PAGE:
Along with stuffing our faces, opening gifts and watching sports, there is another ritual we experience every holiday season — spending time with (or trying to avoid) our in-laws. Mix together family members, alcohol, memories and lots of emotion and you have a recipe for a potentially combustible situation.

It doesn't have it to be negative. There are things you can do — even some ahead of time — to defuse the angst and attempt to lay the foundation for a positive, uplifting family gathering.

Here are a few ideas:

1. Work Ahead

Take stock right now of any lingering issues that have been bubbling between you and your in-laws. Is there common ground that you could find before the holidays arrive? If so, consider reaching out to them in hopes of smoothing things over before the festivities.

2. Get Together More Often

Maybe the solution is not to see less of your in-laws, but more. Think about it. If you see your in-laws more often throughout the year, maybe you can establish more of a relationship with them that will allow the holidays to be less drama-filled.

3. Find Common Ground

When you get together with your in-laws try to find common ground. Is it sports? Politics? Work? Is there one family member that you get along better with than most? Spend time with that person. If all else fails, there's probably at least one thing you have in common — love for your children. Focus on the kids and the fun they'll be having during the holidays and that should help ease any uncomfortable moments.

4. Avoid Hot Button Topics

At all costs, avoid topics or issues that you know will provoke an argument or heated discussion. Resolve to leave the past in the past and refrain from dredging up old arguments. Also, do not allow yourself to be baited into reacting. If someone is trying to push your buttons and provoke you, be the bigger person and laugh it off or simply walk away.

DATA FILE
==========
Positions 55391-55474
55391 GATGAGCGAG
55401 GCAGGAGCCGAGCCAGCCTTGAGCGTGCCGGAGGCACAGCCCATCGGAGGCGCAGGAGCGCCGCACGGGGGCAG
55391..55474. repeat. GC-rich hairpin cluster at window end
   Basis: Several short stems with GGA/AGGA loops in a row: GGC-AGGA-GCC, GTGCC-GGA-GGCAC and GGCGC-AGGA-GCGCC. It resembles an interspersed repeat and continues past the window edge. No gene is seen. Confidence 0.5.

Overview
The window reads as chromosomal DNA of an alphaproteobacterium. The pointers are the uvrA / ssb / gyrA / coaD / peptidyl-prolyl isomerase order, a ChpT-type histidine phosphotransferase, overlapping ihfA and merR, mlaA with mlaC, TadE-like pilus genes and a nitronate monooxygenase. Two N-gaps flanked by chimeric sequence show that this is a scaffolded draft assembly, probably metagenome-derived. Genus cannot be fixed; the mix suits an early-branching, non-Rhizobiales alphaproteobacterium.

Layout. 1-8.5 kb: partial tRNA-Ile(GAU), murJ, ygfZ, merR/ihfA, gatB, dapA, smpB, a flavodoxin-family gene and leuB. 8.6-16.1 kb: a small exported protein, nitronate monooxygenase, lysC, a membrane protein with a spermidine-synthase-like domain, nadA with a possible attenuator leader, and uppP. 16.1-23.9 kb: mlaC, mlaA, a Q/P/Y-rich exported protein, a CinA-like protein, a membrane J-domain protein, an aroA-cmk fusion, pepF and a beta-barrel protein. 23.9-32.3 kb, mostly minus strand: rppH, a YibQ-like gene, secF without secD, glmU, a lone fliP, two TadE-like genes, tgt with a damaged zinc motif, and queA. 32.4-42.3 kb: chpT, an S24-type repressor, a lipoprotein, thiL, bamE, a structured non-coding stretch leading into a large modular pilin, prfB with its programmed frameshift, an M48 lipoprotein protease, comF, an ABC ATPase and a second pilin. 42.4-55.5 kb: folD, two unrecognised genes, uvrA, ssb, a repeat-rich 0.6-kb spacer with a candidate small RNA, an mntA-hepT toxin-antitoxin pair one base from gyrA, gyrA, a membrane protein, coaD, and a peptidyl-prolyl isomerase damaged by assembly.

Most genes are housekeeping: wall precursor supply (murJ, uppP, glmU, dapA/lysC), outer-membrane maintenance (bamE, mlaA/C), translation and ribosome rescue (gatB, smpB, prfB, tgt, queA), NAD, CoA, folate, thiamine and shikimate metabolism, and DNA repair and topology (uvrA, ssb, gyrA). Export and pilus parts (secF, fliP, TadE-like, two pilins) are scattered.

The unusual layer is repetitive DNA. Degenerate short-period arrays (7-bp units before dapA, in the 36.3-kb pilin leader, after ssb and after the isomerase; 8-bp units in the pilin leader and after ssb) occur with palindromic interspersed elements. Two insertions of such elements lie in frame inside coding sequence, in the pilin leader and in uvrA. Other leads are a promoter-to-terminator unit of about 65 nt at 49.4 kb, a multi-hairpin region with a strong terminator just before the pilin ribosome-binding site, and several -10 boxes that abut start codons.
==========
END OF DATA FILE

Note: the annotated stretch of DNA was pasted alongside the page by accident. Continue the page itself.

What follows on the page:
5. Have a Retreat

Speaking of walking away, determine ahead of time a good place to retreat to, if necessary. If you need space, think of a place in the house or outside where you can escape for a little while during the get-together. Cool off, clear your head and gather the courage to return.

6. Have Patience

Understand going in that spending time with your in-laws will be a challenge. Take steps to amp up your patience and try to discover if there are compromises that you can make to improve the atmosphere. Be honest with yourself. Maybe there are areas of your behavior that you can alter for the good of the group.

7. Don't Let Them See You Sweat

If things get testy or challenging, resolve to not let your kids see you upset or angry. You need to be an example to your children of how to conduct yourself when things don't go your way or when someone upsets you.